It is hard to believe that in a country in the heart of the European Union, the health, human rights, and value of women’s lives are still up for debate. But, here we are. On October 22, the highest court in Poland said loud and clear: “The woman’s comfort is not a reason for ‘killing the unborn child.’” The right to abortion in the case of severe and irreversible fetal defect or incurable, lethal illness of the fetus, was declared inconsistent with the Polish Constitution.
Not a single word was spoken in the defence of women. Yet, the court is set to enshrine a full range of human rights, including the right to life, to an embryo and later the fetus. In the words of the MPs from the ruling Law and Justice (PiS) party, the fetus has the right to baptism and funeral, and the right to die in its mother's arms.
I now know my government sees me as a human incubator, without any rights or voice if I need to terminate a pregnancy in case of severe genetic defects or pregnancies that put my life at risk. Polish women now have no right to put an end to their own suffering and pain - and to the suffering and pain of the fetus. This extreme ruling could force thousands of Polish women to go through the unforgettable trauma of giving birth, and watching children die in extreme pain soon afterward if the child was born alive.
Since Friday October 23, there has been a flood of calls from devastated women to a hotline run by my organisation, the Federation for Women and Family Planning, or Federa. Sometimes they are unable to speak a word through their tears. I hear their crying, filled with pain, and they are asking for help.
This week, we received a call from a woman who passed the phone to the man, who explained their situation. “My wife, my partner, received the results of prenatal tests. She has a referral for legal abortion because the fetus has severe genetic defects,” he said. “But now, we have no idea what to do now, or whom to turn to. I am helpless. My wife has been sitting completely frozen for several hours, with a few moments of screaming and crying with despair, unbelievable devastation and pain. We have two small children. I beg you, help us”.
We have also received calls from women who were already in hospitals and are now being discharged - even though the procedures have already been scheduled. Hospitals and doctors are afraid of the consequences and possible punishment.
In the midst of it all, I do everything to help given the court’s ruling is not binding until it enters into a publication called the Journal of Laws this week. Federa’s lawyers are writing legal opinions to help change the court’s mind. We answer people’s calls for help and send them to hospitals hoping doctors may still be willing to help. I appeal to the city authorities and the ombudsperson for patients’ rights. In the last few weeks, we managed to restore the law in several cities. Stressed and scared women could, for now at least, return to hospitals. There is still time to save women from suffering though not much remains.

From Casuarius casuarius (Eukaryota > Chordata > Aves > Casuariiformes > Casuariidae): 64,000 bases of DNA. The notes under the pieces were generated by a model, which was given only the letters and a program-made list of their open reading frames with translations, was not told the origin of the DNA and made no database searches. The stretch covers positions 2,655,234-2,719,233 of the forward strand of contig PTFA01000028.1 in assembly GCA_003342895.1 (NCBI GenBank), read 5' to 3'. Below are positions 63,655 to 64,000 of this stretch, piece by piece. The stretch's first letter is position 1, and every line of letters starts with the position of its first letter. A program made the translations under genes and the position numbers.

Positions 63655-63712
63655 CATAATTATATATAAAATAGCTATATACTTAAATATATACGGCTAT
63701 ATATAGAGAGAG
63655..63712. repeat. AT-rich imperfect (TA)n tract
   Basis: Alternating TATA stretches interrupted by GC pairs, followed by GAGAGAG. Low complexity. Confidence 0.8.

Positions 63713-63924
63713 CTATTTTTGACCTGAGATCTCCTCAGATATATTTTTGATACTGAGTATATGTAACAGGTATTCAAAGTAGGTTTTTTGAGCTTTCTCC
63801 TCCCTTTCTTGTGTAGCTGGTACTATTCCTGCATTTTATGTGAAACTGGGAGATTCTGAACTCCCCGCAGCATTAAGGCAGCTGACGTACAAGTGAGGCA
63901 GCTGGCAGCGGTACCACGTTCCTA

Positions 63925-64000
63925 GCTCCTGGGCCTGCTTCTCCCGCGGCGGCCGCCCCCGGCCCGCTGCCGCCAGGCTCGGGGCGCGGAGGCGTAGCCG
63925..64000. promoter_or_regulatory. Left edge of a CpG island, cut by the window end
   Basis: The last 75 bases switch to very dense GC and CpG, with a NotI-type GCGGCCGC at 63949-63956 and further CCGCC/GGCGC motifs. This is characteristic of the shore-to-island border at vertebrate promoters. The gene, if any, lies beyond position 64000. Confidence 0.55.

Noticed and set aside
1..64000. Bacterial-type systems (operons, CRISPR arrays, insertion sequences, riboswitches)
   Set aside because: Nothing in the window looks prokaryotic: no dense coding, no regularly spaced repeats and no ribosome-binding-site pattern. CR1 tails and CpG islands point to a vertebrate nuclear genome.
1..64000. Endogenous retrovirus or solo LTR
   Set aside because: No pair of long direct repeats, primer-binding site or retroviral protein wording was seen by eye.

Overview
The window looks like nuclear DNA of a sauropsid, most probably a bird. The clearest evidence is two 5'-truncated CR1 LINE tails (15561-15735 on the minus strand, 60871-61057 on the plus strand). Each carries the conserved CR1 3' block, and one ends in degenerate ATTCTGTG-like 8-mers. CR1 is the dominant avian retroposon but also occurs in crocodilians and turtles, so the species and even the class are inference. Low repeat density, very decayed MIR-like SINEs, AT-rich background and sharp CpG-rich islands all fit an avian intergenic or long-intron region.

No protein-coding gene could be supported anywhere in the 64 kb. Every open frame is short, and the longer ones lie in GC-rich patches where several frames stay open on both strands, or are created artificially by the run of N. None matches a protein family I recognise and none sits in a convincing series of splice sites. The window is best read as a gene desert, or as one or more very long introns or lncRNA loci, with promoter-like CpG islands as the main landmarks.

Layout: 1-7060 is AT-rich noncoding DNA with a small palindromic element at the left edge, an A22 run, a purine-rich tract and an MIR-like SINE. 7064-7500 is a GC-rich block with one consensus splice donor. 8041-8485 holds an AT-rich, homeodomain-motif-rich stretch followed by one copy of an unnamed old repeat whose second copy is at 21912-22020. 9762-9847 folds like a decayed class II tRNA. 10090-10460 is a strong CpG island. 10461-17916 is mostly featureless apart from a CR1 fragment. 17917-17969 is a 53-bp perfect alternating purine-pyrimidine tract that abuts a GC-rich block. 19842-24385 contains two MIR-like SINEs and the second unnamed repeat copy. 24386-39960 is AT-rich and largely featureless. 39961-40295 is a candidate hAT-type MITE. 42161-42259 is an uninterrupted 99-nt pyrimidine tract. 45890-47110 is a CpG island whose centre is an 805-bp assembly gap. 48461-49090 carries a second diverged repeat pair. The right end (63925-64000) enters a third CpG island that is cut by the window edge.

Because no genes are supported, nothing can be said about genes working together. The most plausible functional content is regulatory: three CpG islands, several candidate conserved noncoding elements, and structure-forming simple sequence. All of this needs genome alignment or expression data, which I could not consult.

If the ruling becomes binding, hospitals will stop providing legal abortions. Women will be deprived from their reproductive rights unless they are economically privileged enough to be able to buy them by traveling abroad. However, in the time of COVID-19 restrictions, even going to clinics abroad may not be an accessible option. Research has brutally proved that making abortion illegal does not reduce their number - it only puts women’s life and health at risk.
Women without access to information, without money, without a support network, may try dangerous methods themselves or turn to unsafe underground abortion. We are doing everything possible to avoid tragedy. We provide even more on-duty gynaecologists on our hotline. We provide full information and the addresses of European clinics. We protect the privacy of our cases. Yet, we still provide information and support to women anonymously. We are there for all women.
Yesterday (Friday) marked the eighth day of mass protests of women and men supporting a movement to overturn the court’s ruling. The outrage on the streets is fully valid, is growing rapidly every day and it cannot be silenced. On Thursday, there were 450 demonstrations with half a million of people in attendance. A recent poll by Kantar shows that 73 per cent of Polish people are against the Court's ruling. Only 13 per cent would like to restrict abortion law. And, what the government did not predict, the vast majority, at about 60 per cent, are in favour of liberalisation of abortion regulations. The ruling against women is also against the will of Polish society.
The court’s ruling goes against international law, too. In the case K.L vs Peru, the UN Human Rights Committee found that forcing the woman to continue a pregnancy even though the fetus was anencephalic and would not survive outside of the womb violated not only the right to health and private life, but also the right to be free from cruel, inhuman, and degrading treatment. The Constitutional Tribunal in Poland has just legalised the torture of women and that is hardly an exaggeration.
We will not stop fighting for women’s fundamental rights - the right to legal and safe abortion, the right to make decisions about our own bodies, our own lives. We are publicly declaring that if even one woman is harmed by unsafe abortion, we will hold the Polish state accountable. Just as we always have.
Dear government, see you on the streets. See you in the courts. See you at the international human rights bodies. If you are unable to guarantee women’s human rights, we will fight back. We promise.
- Krystyna Kacpura is Executive Director of the Federation for Women and Family Planning in Poland
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